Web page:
The slope rating of the 10th course at Mission Hills is 150, giving the course a prima facie claim to be the most difficult in Asia. Greg Norman’s monster at Mission Hills was fully opened for play in September 2004 – 10 years after Mission Hills opened its first course.
You get a feel for how hard this course is from the card alone. For the very back (Black) tees, the back nine measures 3,707 yards and features two par fours of 486 and 485 yards respectively (the 12th and 17th) and a 644-yard par five (the 14th). Some of the carries from the tee are challenging – one measures at 260 yards… The next most striking feature is the gnarly fescue that has been used as rough. Mercy is a commodity in short supply to the errant here. Stray beyond the thin bank of semi-rough an the probabilities of recovery or even finding the ball slip away dramatically.
Norman and Harrison [Harley Kruse was the lead architect not Bob Harrison] have also introduced their distinctive bunkering. Many of these are very large with sharp fall offs to a crater-like centre and buttressed lips. The sand within has been flashed at the front so you get a view of their menace from the fairway. The effect is very striking and will improve with time as the turf around the lip matures and begins to curl over the banked sod.
The Norman Course was quick to be recognised as the best of the ten at Mission Hills and I’ve yet to hear a dissentient opinion from that assessment. It is large, difficult and visually arresting. For the time being it benefits from being located as one of the courses attached to the development’s second, more remote nexus. This means that the fairways are, as yet, some way from the centre of the housing development. It gives the Trent Jones Jr. course at Spring City in Kunming a good run for the title of best course in China.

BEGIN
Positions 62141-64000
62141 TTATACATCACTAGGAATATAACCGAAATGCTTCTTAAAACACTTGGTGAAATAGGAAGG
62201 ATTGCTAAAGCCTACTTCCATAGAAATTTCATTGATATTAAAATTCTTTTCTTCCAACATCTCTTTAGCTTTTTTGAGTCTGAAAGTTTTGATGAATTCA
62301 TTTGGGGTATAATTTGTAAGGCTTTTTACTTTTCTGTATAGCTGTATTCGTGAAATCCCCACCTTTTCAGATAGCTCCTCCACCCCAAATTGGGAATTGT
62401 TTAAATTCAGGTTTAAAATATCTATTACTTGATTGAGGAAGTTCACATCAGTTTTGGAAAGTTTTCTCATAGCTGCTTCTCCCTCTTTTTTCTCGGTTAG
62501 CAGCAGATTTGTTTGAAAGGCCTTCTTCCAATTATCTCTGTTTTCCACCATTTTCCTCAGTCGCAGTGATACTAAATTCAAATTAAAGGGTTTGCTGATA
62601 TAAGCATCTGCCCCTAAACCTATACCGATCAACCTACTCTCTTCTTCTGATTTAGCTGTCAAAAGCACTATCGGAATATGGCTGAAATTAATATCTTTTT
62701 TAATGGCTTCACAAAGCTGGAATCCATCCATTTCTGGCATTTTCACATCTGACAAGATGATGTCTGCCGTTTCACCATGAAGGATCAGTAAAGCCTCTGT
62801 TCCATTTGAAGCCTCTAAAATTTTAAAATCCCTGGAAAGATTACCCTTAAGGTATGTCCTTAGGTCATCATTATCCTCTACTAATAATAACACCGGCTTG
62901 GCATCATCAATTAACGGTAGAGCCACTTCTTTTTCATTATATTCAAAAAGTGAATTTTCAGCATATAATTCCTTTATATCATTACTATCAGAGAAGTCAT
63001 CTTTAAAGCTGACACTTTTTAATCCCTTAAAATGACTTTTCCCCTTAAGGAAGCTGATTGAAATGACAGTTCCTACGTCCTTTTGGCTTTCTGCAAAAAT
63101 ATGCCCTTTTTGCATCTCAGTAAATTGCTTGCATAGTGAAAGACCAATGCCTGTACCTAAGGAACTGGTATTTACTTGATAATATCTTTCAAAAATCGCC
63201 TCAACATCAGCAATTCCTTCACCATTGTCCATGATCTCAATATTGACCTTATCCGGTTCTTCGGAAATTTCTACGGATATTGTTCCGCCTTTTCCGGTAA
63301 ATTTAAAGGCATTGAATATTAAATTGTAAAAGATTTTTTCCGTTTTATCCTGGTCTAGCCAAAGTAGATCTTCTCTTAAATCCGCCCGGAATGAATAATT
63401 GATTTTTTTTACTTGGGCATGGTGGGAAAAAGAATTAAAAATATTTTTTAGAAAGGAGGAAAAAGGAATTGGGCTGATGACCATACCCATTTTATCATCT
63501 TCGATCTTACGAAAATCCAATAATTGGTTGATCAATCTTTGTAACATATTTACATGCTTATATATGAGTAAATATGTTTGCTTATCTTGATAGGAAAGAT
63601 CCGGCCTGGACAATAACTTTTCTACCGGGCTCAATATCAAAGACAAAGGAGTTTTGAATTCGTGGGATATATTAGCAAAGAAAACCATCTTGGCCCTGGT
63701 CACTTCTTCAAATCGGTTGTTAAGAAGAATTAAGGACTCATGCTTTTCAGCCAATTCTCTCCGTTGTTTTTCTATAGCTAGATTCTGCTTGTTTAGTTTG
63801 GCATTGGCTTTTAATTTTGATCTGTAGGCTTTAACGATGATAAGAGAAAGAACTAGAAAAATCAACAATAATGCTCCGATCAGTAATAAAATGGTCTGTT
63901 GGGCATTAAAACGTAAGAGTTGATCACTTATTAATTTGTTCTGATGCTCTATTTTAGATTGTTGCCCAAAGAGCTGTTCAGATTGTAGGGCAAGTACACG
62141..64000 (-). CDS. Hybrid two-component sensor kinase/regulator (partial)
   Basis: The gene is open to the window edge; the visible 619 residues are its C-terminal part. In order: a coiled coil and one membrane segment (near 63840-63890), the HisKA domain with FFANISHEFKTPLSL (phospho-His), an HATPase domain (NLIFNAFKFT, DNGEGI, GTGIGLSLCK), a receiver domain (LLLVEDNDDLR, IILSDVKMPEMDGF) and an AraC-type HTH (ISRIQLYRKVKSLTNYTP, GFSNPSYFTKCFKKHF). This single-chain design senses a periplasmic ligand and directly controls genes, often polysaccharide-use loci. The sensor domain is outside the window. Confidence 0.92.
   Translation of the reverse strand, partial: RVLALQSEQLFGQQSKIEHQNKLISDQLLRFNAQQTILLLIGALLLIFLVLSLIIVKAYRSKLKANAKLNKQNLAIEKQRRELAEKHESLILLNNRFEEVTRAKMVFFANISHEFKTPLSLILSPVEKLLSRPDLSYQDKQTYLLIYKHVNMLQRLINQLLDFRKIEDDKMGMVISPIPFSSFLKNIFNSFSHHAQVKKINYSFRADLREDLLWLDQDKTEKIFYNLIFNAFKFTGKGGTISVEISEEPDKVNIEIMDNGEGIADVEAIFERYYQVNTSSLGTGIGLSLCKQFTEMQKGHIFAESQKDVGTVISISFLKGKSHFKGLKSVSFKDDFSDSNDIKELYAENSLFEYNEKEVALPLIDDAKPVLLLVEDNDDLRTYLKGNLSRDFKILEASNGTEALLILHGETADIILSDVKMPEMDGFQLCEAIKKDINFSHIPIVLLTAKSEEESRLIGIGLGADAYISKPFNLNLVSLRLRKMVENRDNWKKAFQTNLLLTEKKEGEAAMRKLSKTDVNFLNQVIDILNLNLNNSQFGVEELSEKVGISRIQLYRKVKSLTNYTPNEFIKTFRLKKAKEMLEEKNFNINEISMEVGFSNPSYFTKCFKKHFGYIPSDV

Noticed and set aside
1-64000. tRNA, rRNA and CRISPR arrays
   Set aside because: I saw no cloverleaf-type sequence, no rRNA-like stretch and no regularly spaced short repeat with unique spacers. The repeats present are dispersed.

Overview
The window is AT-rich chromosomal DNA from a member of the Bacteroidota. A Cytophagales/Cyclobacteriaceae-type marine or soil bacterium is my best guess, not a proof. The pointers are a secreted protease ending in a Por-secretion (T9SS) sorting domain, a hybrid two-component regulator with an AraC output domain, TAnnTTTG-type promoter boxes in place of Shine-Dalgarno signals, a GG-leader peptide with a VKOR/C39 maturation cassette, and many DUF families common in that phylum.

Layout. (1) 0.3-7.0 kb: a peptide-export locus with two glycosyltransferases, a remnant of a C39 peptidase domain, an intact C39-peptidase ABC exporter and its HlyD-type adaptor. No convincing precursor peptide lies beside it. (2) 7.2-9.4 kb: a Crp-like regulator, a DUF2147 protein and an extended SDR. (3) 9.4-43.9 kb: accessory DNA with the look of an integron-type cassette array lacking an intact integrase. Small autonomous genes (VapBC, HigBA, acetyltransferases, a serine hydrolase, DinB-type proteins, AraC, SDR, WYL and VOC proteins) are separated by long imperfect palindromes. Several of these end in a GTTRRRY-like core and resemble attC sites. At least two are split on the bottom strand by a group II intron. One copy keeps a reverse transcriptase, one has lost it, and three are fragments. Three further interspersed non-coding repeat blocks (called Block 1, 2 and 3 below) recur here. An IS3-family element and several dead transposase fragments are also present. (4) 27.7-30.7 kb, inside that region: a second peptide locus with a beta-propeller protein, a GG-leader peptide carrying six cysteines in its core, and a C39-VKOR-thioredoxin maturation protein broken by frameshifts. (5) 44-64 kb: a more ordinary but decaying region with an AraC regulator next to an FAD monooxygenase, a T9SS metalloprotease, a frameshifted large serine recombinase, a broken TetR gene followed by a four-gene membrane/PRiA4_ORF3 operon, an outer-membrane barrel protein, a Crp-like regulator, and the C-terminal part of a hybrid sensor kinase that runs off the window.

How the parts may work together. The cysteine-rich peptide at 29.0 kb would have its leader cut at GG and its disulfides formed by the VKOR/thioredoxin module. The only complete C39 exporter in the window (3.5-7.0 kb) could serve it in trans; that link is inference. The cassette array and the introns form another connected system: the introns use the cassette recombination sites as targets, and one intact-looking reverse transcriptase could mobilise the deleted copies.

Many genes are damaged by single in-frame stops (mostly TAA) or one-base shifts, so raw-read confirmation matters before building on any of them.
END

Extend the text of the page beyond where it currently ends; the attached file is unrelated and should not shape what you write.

The above passage is an extract from The Finest Golf Courses of Asia and Australasia by James Spence. Reproduced with kind permission.
The Par 3 147-yard 4th is short but challenging over a ravine. The deep green is guarded by a sharp drop-off on the right. In order to get your ball on the green, your shot must be precise since the green is very narrow (a little over 10 yards). The Par 4 486-yard 12th is a very long par 4 that has a slight dogleg to right. The tee shot must travel over the water and a carry of 220 yards is needed to reach the fairway. The second shot is gently uphill. There is a large bunker protecting the front side of the green. Players should try to avoid this bunker at all costs. Be aware that when you lay up on the second shot, the landing area is narrow. The green is small and elevated, therefore an accurate approach shot is needed. In addition, unless you can drive 270-280 yards, it is difficult to reach the green in two shots. The Par 5 588-yard 18th consists of a dogleg to the right with the downhill tee shot. There are two separate creeks that cross the fairway, therefore precise shots are needed to ensure that your ball will reach the green. To read more about the Norman course at Mission Hills Golf Club, click here to visit my website.